One piece of hardware I do actually own is a Windows Mobile based mobile phone and just this morning I discovered a wonderful free application for it called Pocket Gravity. The concept is very similar to Pocket Physics – there is no game element to it – you just draw things on screen and play around with them. Just like all the other offerings here – as soon as you finish drawing your objects they become part of the virtual world – subject to the laws of physics as you would expect.

Although not as graphically polished as Crayon physics or Pocket Physics this is a great little application to play around with and it will be keeping me occupied on the commute to work for the next few days.

iPhysics for the iPhone

I don’t have an iPhone and I don’t intend on getting one soon (am Betamax man – remember?) but if you do have one then you might want to try out iPhysics which is the same sort of thing as Pocket Physics and Pocket Gravity. If you have tried this application out then please let me know what you think of it in the comments.


If you still haven’t had enough then there is even more out there to help satisfy your physics-based cravings. I will briefly mention them here for the sake of completeness but will talk about them more in future posts. You’ve got phun, box2d, and BulletPhysics. Enjoy!

February 14th, 2008

I imagine that most of the people reading this will know what the Tangram puzzle is but just in case you are not one of them here is a quick excerpt from the Wikipedia page which says it all:

“Tangram (Chinese: 七巧板; pinyin: qī qiǎo bǎn; literally “seven boards of skill”) is a dissection puzzle. It consists of seven pieces, called tans, which fit together to form a shape of some sort. The objective is to form a specific shape with seven pieces. The shape has to contain all the pieces, which may not overlap. ”

The classical Tangram puzzle looks like this:


It is possible to make many shapes from these pieces; some of which are below (taken from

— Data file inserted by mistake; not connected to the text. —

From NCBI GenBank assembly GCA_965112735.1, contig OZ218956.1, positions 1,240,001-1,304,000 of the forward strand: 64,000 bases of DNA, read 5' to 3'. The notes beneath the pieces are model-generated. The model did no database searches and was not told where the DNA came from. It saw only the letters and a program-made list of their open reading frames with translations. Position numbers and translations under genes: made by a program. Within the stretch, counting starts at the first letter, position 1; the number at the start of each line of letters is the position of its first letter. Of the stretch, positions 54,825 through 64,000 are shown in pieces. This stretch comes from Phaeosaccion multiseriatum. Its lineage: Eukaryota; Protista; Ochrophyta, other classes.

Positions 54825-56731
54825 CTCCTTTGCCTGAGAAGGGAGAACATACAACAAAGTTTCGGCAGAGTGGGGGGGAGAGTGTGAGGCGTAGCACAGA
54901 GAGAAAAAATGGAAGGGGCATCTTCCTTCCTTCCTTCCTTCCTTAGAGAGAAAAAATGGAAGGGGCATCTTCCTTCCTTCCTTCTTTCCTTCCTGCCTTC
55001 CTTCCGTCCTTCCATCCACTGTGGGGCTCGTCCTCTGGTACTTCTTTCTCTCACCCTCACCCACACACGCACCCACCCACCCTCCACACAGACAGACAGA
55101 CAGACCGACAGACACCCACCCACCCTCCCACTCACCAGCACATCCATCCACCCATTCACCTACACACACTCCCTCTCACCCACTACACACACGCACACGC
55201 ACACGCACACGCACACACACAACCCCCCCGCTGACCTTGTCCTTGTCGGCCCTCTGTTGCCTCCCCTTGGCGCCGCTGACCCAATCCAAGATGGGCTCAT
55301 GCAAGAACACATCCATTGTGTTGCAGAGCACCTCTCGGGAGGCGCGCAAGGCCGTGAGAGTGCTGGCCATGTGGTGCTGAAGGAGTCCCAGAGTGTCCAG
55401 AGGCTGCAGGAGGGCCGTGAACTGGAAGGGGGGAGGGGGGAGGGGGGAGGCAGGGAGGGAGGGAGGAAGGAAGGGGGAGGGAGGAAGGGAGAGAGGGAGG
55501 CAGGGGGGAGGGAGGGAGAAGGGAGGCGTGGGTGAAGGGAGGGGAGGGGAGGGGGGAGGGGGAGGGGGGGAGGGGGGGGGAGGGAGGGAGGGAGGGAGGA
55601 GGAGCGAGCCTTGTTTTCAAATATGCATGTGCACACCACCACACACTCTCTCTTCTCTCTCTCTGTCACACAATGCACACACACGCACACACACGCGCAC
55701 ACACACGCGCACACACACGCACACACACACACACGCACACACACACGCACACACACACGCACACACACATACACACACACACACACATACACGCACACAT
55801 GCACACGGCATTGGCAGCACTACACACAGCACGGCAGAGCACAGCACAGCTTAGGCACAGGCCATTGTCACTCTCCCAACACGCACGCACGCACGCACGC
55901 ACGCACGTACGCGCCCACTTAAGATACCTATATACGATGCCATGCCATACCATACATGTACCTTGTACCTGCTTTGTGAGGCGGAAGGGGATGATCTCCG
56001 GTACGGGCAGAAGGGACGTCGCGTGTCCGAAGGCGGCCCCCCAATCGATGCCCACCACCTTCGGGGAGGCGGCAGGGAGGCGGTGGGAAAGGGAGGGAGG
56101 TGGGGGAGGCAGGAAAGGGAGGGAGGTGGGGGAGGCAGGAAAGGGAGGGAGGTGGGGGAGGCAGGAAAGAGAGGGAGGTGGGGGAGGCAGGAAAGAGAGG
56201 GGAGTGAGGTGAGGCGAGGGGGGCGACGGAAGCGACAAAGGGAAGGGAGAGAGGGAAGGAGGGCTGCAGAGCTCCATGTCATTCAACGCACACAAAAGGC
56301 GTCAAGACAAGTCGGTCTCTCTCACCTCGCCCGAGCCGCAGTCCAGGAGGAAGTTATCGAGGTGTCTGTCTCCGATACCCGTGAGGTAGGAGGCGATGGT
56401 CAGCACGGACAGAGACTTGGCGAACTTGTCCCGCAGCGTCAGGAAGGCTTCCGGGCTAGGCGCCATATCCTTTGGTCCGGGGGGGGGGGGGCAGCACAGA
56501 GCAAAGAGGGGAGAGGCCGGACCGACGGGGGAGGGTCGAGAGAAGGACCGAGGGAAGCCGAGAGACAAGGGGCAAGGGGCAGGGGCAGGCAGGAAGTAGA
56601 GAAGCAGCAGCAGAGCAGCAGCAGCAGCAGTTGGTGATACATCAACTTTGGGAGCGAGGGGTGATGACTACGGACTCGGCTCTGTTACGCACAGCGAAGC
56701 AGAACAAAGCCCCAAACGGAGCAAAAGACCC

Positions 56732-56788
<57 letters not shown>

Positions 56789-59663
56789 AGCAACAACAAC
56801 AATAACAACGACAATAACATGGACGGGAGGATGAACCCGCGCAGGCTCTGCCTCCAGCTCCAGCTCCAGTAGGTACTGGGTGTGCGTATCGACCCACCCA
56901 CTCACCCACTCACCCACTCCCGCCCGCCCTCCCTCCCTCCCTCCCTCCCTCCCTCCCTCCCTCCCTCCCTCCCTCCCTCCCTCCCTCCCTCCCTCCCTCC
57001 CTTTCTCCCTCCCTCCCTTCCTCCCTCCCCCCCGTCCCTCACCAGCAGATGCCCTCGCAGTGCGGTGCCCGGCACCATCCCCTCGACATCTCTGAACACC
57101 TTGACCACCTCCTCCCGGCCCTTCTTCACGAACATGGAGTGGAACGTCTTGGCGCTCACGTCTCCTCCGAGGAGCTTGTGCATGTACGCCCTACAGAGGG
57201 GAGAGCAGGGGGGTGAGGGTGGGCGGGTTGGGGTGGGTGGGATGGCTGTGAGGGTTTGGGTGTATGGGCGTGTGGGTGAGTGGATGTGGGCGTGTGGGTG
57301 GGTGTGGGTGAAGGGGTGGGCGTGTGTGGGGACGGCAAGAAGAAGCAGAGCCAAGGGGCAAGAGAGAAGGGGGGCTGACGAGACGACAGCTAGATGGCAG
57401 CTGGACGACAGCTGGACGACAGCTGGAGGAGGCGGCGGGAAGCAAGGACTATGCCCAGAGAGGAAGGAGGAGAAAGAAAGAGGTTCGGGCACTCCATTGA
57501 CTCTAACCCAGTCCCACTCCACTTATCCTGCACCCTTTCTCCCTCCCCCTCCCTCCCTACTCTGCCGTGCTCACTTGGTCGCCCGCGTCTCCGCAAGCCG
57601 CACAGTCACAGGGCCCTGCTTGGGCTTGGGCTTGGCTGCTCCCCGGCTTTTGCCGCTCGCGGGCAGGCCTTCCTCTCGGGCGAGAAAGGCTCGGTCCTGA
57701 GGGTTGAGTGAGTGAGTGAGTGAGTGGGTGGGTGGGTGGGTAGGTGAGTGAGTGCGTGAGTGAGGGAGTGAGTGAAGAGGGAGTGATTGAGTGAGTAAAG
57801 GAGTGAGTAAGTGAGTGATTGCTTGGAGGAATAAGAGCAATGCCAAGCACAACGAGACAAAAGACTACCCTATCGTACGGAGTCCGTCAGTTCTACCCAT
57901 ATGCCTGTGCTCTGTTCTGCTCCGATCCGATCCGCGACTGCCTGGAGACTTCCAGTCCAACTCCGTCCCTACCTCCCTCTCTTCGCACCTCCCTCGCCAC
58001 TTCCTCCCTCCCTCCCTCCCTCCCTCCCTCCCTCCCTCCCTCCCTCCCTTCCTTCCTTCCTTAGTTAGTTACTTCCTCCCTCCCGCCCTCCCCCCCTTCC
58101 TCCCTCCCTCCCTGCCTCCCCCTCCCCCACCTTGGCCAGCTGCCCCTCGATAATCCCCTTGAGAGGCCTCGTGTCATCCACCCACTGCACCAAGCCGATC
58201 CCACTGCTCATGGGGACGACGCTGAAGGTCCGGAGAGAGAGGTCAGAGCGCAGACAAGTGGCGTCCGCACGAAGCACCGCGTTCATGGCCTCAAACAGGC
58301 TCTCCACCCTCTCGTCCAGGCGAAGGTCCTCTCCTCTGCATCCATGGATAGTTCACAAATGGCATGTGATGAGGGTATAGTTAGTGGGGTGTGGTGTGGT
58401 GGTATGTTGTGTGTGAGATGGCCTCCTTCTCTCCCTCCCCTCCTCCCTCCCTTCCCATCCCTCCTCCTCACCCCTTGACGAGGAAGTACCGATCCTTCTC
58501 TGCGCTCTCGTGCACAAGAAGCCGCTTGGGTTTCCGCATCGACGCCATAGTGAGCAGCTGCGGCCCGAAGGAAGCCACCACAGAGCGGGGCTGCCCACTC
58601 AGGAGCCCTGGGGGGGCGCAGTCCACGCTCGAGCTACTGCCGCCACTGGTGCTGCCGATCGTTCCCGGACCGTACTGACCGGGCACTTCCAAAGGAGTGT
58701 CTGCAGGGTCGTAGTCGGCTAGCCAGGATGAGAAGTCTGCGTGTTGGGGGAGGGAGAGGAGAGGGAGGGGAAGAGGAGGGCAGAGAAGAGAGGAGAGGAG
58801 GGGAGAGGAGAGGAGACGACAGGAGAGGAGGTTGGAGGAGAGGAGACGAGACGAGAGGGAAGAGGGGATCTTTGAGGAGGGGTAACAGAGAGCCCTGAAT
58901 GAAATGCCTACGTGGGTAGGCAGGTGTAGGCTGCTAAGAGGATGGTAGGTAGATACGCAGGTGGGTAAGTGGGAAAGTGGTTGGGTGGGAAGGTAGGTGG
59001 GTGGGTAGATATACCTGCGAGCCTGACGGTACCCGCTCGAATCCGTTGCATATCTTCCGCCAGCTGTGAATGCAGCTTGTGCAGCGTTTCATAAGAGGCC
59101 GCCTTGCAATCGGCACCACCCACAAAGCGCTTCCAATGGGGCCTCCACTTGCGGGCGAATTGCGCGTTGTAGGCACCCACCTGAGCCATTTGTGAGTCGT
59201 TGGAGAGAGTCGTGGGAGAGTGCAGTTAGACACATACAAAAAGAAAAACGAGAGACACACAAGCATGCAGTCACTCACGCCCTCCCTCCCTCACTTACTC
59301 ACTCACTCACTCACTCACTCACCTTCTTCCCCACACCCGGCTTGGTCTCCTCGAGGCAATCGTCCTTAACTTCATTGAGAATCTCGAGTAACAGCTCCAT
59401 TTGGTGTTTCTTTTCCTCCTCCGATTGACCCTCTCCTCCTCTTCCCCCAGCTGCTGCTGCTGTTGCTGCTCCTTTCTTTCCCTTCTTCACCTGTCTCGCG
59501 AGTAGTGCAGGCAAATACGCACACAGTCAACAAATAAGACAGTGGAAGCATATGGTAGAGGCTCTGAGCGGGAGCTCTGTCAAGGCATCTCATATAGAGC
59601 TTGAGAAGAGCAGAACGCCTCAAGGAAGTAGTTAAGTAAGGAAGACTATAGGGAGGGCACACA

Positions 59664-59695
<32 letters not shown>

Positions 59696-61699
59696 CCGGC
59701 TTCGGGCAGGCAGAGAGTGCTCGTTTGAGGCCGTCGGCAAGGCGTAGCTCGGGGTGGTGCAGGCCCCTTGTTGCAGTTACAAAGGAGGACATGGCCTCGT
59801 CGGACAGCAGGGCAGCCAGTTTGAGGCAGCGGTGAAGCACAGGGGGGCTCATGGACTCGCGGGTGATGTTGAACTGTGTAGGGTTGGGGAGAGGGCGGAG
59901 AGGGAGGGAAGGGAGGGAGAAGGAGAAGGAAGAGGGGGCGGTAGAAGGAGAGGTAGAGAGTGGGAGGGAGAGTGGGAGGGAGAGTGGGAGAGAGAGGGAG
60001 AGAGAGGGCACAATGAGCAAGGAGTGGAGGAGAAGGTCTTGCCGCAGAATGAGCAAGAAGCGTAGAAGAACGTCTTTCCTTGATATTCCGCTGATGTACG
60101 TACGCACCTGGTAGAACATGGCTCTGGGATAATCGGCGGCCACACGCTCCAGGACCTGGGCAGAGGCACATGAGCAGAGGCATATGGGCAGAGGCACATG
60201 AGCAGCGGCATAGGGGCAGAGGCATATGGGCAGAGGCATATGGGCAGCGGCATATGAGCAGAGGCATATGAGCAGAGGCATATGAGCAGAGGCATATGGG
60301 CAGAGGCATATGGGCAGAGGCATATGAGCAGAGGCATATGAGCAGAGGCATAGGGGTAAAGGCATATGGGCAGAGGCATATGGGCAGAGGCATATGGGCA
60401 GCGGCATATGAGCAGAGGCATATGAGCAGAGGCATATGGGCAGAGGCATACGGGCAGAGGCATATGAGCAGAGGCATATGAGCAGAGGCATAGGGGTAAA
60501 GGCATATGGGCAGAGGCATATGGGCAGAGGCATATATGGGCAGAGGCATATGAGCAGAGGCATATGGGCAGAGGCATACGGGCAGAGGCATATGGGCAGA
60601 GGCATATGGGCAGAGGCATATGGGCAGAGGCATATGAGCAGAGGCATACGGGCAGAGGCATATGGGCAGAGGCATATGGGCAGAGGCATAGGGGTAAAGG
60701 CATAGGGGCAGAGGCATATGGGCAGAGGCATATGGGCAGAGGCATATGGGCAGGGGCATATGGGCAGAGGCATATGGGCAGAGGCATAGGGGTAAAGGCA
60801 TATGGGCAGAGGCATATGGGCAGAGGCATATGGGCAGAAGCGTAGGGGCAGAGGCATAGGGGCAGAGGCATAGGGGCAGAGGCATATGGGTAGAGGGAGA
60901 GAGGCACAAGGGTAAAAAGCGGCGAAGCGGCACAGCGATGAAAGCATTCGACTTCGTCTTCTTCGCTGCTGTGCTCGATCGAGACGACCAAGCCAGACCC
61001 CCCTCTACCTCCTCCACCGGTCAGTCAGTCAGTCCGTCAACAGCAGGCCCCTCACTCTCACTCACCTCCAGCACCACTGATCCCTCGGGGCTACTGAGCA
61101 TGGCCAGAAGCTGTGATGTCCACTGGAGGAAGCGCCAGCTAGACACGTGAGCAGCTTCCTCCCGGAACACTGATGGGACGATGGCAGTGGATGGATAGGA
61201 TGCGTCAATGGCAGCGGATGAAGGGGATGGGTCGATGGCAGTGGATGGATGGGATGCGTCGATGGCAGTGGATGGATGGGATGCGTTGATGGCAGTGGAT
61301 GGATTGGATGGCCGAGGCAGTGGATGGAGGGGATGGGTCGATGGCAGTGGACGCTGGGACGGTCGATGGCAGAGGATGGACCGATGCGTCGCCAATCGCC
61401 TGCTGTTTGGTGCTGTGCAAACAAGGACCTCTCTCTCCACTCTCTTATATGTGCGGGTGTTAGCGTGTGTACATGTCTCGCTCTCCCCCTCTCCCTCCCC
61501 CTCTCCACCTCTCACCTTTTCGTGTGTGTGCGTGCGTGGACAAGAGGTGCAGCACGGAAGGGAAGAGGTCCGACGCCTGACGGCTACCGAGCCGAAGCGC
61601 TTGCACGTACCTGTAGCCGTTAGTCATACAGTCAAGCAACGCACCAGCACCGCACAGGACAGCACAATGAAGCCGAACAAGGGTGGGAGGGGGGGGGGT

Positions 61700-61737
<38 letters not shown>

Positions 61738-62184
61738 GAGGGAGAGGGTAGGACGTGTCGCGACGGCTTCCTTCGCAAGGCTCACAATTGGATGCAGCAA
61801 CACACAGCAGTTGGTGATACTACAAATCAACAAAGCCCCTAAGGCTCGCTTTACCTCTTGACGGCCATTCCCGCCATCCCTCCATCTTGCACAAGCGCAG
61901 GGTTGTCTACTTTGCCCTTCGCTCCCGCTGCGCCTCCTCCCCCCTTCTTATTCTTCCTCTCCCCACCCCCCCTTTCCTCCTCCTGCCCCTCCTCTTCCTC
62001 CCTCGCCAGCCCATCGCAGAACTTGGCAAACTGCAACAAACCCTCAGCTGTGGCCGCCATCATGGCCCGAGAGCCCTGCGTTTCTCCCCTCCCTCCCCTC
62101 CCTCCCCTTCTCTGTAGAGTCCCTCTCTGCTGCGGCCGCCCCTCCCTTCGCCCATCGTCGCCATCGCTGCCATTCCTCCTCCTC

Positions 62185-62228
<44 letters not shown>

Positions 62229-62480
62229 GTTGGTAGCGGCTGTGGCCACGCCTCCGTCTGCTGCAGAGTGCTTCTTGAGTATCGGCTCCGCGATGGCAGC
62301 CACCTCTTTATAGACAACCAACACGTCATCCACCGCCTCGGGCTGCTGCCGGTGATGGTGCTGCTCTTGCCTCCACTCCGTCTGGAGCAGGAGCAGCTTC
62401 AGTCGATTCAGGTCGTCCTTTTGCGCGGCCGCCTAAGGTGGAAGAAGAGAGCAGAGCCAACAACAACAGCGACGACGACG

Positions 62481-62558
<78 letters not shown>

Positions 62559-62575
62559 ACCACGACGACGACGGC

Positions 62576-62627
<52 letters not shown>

Tangram shapes

If you would like to have a go at making your own Tangram shapes then you can make your own Tangram set out of paper, buy a nice wooden one, try this java applet or use this Mathematica demonstration (written by Enrique Zeleny) using the free Mathplayer from Wolfram Research. There is even a Tangram game for the Nintendo DS!

In the week leading up to Valentine’s day I wondered if there is a standard variation of the classical Tangram puzzle that is constructed from a heart shape and I was delighted to discover that there is. Using Enrique’s Mathematica code as a starting point I wrote a demonstration called Broken Heart Tangram and it was published on the Wolfram Demonstrations site today.

heart tangram

I hope you have fun with this demonstration and would love to see some of the shapes that you come up with. As always, comments are welcomed.

Other articles you may like

February 5th, 2008

Every now and then I like to play a video game or two and one I discovered recently is Secret Mayro Chronicles, an open source (ie free) game based on Nintendo’s classic Super Mario World. It has received some very positive reviews so I thought I would give it a try. A quick look through synaptic showed me that the game is included in the standard Ubuntu Linux (windows version repositories under the packages ‘smc’ and ‘smc-data’ so I installed them and went to play.

The first thing I noticed was that the game was not included in Gnome’s ‘games’ menu which is not uncommon in the world of Linux games. No problem – just open a terminal and run the command


and you will be up and running…normally. Unfortunately it seems that the supporting libraries for the game were not packaged correctly so when you try and run the game you will get the following error

CEGUI::Exception: DynamicModule::DynamicModule – Failed to load module: ‘’ cannot open shared object file: No such file or directory
CEGUI Exception occurred : DynamicModule::DynamicModule – Failed to load module ‘’: cannot open shared obj

which looks a little scary. This can be fixed by running the following commands in a terminal just once.

cd /usr/lib
sudo ln -s
sudo ln -s
sudo ln -s

All this does is set up a few symbolic links so that the game can find the files it needs. The game still won’t appear in the menu but it will run just fine from the terminal.

The version in the standard Ubuntu repositories is a little out of date but I have been playing it for the last half an hour or so and its great fun. You could go over to the games official website to get the latest version if you wish but I am happy to wait for it to be upgraded in the repositories.

If you have any children then I imagine that they would love this game and you really can’t beat it at the price. There is a windows version available too from the official site but I haven’t tried it so have no idea how it compares to the Linux version.